| Dypsis(DIP-sis) |
Tampolo - Masoala - Madagascar (2016) - East Coast of Madagascar. Photo by "Olivier Reilhes".
Habitat and DistributionEndemic to Madagascar. Maroantsetra, Mananara and near Fenoarivo. Littoral forest or moist
Clustering palm in tufts of 3-12 stems. STEMS 3-6 m high, 3-5 cm in diam.; somewhat stilt-rooted at base; internodes 3-10 cm, brown; wood soft; crownshaft moderately well-developed, with occasionally a yellowish stripe below the rachis. LEAVES 8-9 in the crown (sometimes with up to 4 marcescent leaves present), spirally inserted, porrect and arching; sheath pale creamy yellow or green, spotted with red, 24-30 cm long, with scattered brown scales (distally rather dense), with auricles to 3.2 cm high; petiole absent or up to 10 cm long, with scattered scales, channelled adaxially, 9-10 x 5-6 mm in diam.; rachis 79-94 cm long, in mid-leaf 5-6 mm wide, with scattered scales; leaflets 8-21 on each side of the rachis, regular, stiff, straight, in one plane, somewhat arcuate, 1-4 folds wide, proximal 25-63 x 0.1-3.6 cm, median 62-72 x 1.7-11 cm (interval 6-7.5 cm), distal 42-55 x 7-10 cm, main veins 1-4, apices long-attenuate, main veins with ramenta, minor veins with scattered scales, distal pair joined for 11-17 cm, with 8 main veins, apices dentate over a width of 2-2.2 cm. INFLORESCENCE interfoliar, branched to 2 orders, spreading, about 50 x 50 cm; peduncle 28-64 cm, distally 1.2-1.7 x 0.5-1 cm in diam., rusty-pubescent; prophyll 29-54 cm long, borne at 13-17 cm above the base of the peduncle, 2.2-2.5 cm wide, with scattered scales, opening for the distal 4-6 cm; peduncular bract inserted at 21-30 cm from the base of the peduncle, 12-30 cm long, split over its distal 10-14 cm; rachis 14-19 cm, with 4-6 branching and 7-16 unbranched first order branches (the proximal with an axis of 9 cm, with 5 rachillae), all axes hairy; rachillae 10-28 cm long, with scattered scales, with distant triads. STAMINATE FLOWERS orange in bud; sepals 1.3-1.8 x 1.2-1.5 mm, the middle one sometimes very asymmetrical; petals 1.9-2.8 x 1.5-2.1 mm; stamens 6, didymous, 1- or biseriate (offset to 0.4 mm), filaments 0.8-1 mm, fat and ellipsoid, anthers 0.6-0.7 x 0.7-0.9 mm; pistillode about 1 x 1.2 mm, pyramidal. PISTILLATE FLOWERS unknown. FRUIT unknown. (J. Dransfield and H. Beentje. 1995)/Palmweb. Editing by edric.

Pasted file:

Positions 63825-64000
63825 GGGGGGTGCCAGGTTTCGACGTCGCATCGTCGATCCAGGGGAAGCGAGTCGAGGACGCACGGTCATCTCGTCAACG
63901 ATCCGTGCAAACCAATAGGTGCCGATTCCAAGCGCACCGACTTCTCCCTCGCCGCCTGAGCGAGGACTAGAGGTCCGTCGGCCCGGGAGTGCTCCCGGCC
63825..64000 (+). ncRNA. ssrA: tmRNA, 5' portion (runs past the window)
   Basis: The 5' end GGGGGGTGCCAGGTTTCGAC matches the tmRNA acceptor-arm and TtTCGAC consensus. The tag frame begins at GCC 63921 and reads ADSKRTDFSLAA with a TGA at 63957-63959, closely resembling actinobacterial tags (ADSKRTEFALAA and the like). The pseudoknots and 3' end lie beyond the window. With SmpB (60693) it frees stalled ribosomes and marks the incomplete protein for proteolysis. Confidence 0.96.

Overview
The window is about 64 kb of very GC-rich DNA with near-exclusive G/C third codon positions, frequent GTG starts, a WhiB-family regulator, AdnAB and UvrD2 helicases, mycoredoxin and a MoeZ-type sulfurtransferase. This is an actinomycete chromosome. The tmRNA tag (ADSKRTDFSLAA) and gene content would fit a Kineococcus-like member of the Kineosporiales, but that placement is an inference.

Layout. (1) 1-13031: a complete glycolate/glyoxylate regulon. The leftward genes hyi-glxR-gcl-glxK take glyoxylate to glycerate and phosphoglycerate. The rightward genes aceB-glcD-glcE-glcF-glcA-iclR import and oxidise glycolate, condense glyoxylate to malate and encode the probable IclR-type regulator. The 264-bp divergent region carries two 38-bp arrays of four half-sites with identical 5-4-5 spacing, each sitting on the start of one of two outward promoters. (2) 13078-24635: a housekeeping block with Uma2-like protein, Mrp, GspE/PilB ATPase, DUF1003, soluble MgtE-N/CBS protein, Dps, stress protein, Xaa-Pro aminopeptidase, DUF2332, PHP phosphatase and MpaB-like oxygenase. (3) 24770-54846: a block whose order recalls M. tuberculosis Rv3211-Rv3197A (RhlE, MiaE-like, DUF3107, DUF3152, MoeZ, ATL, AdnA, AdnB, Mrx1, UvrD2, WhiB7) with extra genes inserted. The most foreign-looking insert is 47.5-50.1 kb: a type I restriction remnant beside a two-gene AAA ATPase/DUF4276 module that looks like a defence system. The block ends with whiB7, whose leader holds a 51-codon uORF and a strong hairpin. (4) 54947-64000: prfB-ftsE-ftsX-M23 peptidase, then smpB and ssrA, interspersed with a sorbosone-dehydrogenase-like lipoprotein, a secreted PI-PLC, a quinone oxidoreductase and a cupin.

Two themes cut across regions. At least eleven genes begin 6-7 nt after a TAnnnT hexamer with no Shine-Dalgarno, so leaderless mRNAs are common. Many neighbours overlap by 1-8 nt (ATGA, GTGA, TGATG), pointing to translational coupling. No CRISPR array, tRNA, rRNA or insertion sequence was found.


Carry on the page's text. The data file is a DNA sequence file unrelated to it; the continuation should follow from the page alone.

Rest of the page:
Distinct from the very similar D. mangorensis in the more-branched inflorescence with shorter rachillae, and from the similar D. procera and D. paludosa in the six (not three) stamens. (J. Dransfield and H. Beentje. 1995)/Palmweb.
In cultivation it requires moist shady areas and is an excellent potted plant. Cold Hardiness Zone: 10a
Comments and Curiosities
A fairly rare species from lowland rain forest, but highly distinctive. The name faneva (flag in Malagasy) refers to the leaves, which are remarkable for the large terminal flabellum. (J. Dransfield and H. Beentje. 1995)/Palmweb.
Conservation: Endangered. The lowland rain forest in this area is not well protected, and numbers are low; we have seen less than fifty individuals. (J. Dransfield and H. Beentje. 1995)/Palmweb.
A midsized palm from coastal and lowland rainforests in the northeast of Madagascar with slender, clustering stems and rather sparsely pinnate leaves with large terminal leaflets. This rare species has only recently been described and is best suited for the tropical garden. (RPS.com)
- Glossary of Palm Terms
- MODERN BOTANICAL LATIN
- "Just To Be Clear"
Phonetic spelling of Latin names by edric.
Special thanks to Geoff Stein, (Palmbob) for his hundreds of photos.
Special thanks to Palmweb.org, Dr. John Dransfield, Dr. Bill Baker & team, for their volumes of information and photos.
Glossary of Palm Terms; Based on the glossary in Dransfield, J., N.W. Uhl, C.B. Asmussen-Lange, W.J. Baker, M.M. Harley & C.E. Lewis. 2008. Genera Palmarum - Evolution and Classification of the Palms. Royal Botanic Gardens, Kew. All images copyright of the artists and photographers (see images for credits).
Dransfield, J. & Beentje, H. 1995. The Palms of Madagascar. Royal Botanic Gardens, Kew and The International Palm Society.
Many Special Thanks to Ed Vaile for his long hours of tireless editing and numerous contributions.